Ministers have been forced to seek permission from Prince Charles to pass at least a dozen government bills, according to a Guardian investigation into a secretive constitutional loophole that gives him the right to veto legislation that might impact his private interests.
Since 2005, ministers from six departments have sought the Prince of Wales' consent to draft bills on everything from road safety to gambling and the London Olympics, in an arrangement described by constitutional lawyers as a royal "nuclear deterrent" over public policy. Unlike royal assent to bills, which is exercised by the Queen as a matter of constitutional law, the prince's power applies when a new bill might affect his own interests, in particular the Duchy of Cornwall, a private £700m property empire that last year provided him with an £18m income.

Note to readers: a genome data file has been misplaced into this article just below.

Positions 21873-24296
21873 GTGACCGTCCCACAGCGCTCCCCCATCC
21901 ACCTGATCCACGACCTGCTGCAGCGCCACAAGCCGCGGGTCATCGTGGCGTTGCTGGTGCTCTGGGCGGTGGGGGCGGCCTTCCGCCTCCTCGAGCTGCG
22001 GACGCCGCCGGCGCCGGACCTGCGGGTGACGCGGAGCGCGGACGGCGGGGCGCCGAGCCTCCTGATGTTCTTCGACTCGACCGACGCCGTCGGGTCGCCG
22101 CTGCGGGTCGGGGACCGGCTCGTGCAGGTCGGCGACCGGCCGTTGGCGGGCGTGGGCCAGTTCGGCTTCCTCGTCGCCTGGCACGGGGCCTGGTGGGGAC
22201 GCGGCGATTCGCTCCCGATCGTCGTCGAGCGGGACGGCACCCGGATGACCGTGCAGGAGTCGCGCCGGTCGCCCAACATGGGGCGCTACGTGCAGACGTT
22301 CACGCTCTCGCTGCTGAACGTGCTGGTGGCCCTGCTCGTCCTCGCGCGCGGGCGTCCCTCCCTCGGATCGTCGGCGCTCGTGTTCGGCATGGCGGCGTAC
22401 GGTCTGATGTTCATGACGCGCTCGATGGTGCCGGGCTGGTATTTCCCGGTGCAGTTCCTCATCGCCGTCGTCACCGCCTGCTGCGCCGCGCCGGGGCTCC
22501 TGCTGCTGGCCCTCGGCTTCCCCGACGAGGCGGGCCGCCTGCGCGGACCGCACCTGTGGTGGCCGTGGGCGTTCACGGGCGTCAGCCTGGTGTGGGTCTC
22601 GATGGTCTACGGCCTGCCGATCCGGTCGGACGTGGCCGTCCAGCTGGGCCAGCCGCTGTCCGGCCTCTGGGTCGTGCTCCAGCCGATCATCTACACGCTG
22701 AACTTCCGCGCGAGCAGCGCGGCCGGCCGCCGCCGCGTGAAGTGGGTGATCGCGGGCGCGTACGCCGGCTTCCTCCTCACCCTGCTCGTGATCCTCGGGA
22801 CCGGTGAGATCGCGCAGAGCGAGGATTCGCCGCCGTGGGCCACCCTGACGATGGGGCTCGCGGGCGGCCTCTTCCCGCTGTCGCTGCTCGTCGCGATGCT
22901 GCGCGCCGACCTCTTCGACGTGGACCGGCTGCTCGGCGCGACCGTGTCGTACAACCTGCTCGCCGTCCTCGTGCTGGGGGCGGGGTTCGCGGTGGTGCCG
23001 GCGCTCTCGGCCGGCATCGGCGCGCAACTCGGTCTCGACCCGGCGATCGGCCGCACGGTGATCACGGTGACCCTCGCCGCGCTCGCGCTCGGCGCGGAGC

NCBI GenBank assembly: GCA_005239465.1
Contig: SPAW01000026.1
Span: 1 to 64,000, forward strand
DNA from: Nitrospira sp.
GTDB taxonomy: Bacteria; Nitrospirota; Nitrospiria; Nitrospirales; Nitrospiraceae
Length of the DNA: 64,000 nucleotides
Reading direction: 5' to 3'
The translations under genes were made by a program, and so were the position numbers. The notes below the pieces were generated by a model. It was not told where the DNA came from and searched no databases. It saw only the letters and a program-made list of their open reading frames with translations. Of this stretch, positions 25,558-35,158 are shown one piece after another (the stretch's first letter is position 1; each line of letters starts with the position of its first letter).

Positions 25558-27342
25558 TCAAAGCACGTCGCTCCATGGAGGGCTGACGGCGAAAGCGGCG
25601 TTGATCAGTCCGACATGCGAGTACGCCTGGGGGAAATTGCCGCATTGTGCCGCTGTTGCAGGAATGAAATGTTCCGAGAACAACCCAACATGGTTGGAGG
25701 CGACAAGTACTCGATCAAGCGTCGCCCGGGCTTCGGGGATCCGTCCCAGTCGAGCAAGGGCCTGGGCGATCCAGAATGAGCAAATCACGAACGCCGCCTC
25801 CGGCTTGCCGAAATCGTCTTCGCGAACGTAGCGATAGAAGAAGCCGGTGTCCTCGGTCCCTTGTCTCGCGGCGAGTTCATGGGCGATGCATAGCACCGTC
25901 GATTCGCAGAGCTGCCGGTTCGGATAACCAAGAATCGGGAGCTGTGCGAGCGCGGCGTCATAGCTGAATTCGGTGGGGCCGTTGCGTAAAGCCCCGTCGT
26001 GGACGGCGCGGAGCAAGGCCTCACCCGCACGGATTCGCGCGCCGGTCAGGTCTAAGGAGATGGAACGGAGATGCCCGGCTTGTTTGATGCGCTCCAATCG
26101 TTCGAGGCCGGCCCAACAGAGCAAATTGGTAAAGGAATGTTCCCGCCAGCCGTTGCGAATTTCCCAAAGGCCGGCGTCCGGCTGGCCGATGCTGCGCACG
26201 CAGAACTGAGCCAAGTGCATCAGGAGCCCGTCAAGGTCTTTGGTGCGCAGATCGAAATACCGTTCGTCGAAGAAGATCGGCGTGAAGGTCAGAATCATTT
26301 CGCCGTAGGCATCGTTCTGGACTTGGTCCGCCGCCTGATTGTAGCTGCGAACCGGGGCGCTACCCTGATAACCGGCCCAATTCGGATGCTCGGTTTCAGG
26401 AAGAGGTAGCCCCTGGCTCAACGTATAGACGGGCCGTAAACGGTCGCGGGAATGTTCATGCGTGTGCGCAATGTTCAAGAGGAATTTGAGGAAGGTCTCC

But it's emerged today that Prince Charles has been given the right to veto or amend legislation which might affect his £700m private business, and he's exercised that right. This, British readers, is what makes you subjects rather than citizens. We elect people to act in our collective interests, and they act in the interests of their friends and the aristocracy. We get poorer, sicker and thicker, they get richer and richer.